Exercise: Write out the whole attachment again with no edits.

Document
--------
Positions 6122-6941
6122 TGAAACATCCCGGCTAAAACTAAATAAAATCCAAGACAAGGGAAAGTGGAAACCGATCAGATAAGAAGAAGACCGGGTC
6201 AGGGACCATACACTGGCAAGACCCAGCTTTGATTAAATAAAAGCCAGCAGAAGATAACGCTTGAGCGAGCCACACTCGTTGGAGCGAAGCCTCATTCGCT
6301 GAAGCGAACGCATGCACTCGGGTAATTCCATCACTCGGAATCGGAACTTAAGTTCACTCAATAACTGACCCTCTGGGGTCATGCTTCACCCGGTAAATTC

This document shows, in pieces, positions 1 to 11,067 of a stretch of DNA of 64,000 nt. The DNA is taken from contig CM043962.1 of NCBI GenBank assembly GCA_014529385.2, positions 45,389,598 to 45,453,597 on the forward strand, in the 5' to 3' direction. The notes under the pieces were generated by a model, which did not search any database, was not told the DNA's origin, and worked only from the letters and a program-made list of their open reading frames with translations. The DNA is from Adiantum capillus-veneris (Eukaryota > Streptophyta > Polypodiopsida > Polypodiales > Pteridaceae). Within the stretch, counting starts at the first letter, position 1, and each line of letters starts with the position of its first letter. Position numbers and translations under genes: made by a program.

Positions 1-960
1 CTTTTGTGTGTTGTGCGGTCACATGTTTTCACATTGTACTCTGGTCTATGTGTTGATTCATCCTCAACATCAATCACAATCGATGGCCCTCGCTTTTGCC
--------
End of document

Positions 6122-6941
6122 TGAAACATCCCGGCTAAAACTAAATAAAATCCAAGACAAGGGAAAGTGGAAACCGATCAGATAAGAAGAAGACCGGGTC
6201 AGGGACCATACACTGGCAAGACCCAGCTTTGATTAAATAAAAGCCAGCAGAAGATAACGCTTGAGCGAGCCACACTCGTTGGAGCGAAGCCTCATTCGCT
6301 GAAGCGAACGCATGCACTCGGGTAATTCCATCACTCGGAATCGGAACTTAAGTTCACTCAATAACTGACCCTCTGGGGTCATGCTTCACCCGGTAAATTC

This document shows, in pieces, positions 1 to 11,067 of a stretch of DNA of 64,000 nt. The DNA is taken from contig CM043962.1 of NCBI GenBank assembly GCA_014529385.2, positions 45,389,598 to 45,453,597 on the forward strand, in the 5' to 3' direction. The notes under the pieces were generated by a model, which did not search any database, was not told the DNA's origin, and worked only from the letters and a program-made list of their open reading frames with translations. The DNA is from Adiantum capillus-veneris (Eukaryota > Streptophyta > Polypodiopsida > Polypodiales > Pteridaceae). Within the stretch, counting starts at the first letter, position 1, and each line of letters starts with the position of its first letter. Position numbers and translations under genes: made by a program.

Positions 1-960
1 CTTTTGTGTGTTGTGCGGTCACATGTTTTCACATTGTACTCTGGTCTATGTGTTGATTCATCCTCAACATCAATCACAATCGATGGCCCTCGCTTTTGCC